Trending Topics

Leading with stewardship: Cultivating excellence and trust as a new company officer

How to shift your leadership style from one of crew ownership to stewardship


Photo/Shelburne (Vermont) Fire Department

By Kory Tope

It is often said the company officer has one of the most important jobs in the fire service. In fact, some even compare this role to mortar, which holds a course of bricks steadfast, and therefore the entire wall [1]. In simple terms, the company officer is critical to the success of an organization. For the new company officer, this responsibility can feel quite daunting. Thankfully, some of this stress can be relieved if these challenges are viewed through the right lens.

Ownership vs. stewardship

Over the past 10 years, a heavy focus within many leadership circles has been on the concept of ownership. In essence, taking the utmost responsibility for all aspects of your own actions, those of your team and the results of those actions. This, indeed, should be understood and applied liberally. Accepting personal responsibility for any action is critical for the success of a company officer.

However, there is a darker side to the definition of ownership, specifically when we start to see team members as possessions. I’m sure you’ve all heard an officer say something like, “MY members” did this or that or “MY crew” can take care of that, etc. While these terms can be a form of endearment, recognizing the close-knit relationships that form among crews, company officers must be careful to fight the pressure to “possess” their crew or members.

Don’t get me wrong, I use these terms as well, but it’s important to judge our own motives. When it comes to the crews we are called to lead, instead of using a lens of ownership (referring to possession, not accountability), I encourage us to lead with a lens of stewardship.

Stewardship is defined as the careful and responsible management of something entrusted to one’s care – really every aspect of our job as company officers revolves around this concept. The lens of stewardship creates an environment in which we understand things are given to us through an act of trust (because of our role as a company officer) and accompanied with an expectation for the utmost care of them.

Another way to think about stewardship is to examine our relationship to the those entrusted to our care. Are we primarily focused on accomplishing our own goals and objectives through those we lead, or are we willing to unselfishly put their needs ahead of our own? [2] Similarly, do we view the less tangible aspects of our job in ways that lead to organizational progress or with selfish ambition?

Let’s work through a few examples of leading with stewardship.

Our people

As company officers, absolute trust is given regarding the most valuable assets our departments and communities have to offer – our people. There is no doubt this aspect of the job is the most fulfilling – and simultaneously the most challenging.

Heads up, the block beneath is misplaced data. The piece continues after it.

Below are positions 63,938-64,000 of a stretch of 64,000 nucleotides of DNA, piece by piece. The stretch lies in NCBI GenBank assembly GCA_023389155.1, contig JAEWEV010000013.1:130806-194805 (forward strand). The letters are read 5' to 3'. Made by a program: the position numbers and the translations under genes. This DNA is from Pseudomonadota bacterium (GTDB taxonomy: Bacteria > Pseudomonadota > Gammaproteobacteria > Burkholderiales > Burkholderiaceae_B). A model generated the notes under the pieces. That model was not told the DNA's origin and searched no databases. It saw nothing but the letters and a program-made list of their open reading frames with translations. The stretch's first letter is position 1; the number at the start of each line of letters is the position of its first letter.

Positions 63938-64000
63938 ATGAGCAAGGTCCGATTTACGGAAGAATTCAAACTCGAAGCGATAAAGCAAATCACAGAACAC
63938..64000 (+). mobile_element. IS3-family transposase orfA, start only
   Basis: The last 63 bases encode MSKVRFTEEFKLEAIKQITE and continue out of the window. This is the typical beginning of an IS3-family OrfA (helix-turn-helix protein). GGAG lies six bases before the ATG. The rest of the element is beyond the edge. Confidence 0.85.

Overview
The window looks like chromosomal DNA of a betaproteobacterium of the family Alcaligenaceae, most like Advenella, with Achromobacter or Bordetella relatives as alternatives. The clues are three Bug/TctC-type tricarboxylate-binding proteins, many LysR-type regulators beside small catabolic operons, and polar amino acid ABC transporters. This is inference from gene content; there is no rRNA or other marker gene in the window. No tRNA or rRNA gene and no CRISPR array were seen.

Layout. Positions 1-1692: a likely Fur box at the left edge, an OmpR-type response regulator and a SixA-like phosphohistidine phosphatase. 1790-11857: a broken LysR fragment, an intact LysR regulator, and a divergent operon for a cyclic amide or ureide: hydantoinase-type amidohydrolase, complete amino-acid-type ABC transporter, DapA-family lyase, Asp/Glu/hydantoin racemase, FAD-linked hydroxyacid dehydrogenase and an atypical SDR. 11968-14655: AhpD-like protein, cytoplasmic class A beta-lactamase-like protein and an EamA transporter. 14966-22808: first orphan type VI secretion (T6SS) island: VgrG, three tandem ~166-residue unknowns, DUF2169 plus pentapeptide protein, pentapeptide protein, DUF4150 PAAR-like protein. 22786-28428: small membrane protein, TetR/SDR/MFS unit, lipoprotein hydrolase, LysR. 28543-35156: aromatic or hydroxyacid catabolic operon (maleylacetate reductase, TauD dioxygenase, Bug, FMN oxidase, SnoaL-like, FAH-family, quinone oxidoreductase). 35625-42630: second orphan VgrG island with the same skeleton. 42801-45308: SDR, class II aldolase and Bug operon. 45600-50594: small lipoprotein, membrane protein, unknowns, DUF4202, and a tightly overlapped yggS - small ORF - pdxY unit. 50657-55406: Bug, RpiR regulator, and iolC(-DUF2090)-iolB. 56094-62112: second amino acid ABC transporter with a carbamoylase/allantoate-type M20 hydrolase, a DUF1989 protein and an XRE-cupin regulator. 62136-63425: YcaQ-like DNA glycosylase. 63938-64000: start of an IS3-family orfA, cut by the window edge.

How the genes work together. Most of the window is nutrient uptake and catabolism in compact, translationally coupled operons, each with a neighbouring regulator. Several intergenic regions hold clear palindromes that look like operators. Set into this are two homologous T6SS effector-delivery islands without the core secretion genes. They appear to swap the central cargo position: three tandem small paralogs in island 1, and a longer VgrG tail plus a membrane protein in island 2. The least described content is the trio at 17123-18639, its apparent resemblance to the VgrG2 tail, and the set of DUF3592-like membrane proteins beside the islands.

A good way to think about the people we are blessed to work for is to consider them “on loan” to us with a finite amount of time to cultivate growth and serve in meaningful ways. If I view them as something to be possessed, then at the end of our time together, the sentiment around their growth will sound like, “look what I did for them” or “look how well I trained them!” But if I view them as someone to steward and care for, then the sentiment will be, “look how hard she worked” or “look at all he accomplished!” A good litmus test for where you fall on this continuum is to watch where the credit goes. An owner keeps it, but a steward gives it away.

During your time together, their needs must be your needs, and you must demonstrate this in meaningful ways. It’s important to remember that this will often require sacrifice. For example, you may find yourself up late finishing your work because you poured into a member’s training need during the day.

Our influence

Once promoted, you will inherently be granted some measure of influence. While this type of official influence (simply because of designated rank) will only get you so far, and is arguably the least effective type, it still carries responsibility. I must remember that this influence is something that has been given to me to wisely care for. If I use it in ways that are selfish and do not promote the wellbeing of others, I will quickly lose it. However, if I use my influence to advance the mission and vision of my organization, to meet the professional needs of those working with me, and to create deep relationships, then my influence will grow.

This type of influence is called referent power and means that I am earning trust and respect through the care I demonstrate [3]. When we value our influence as something to promote growth, we are stewards of it.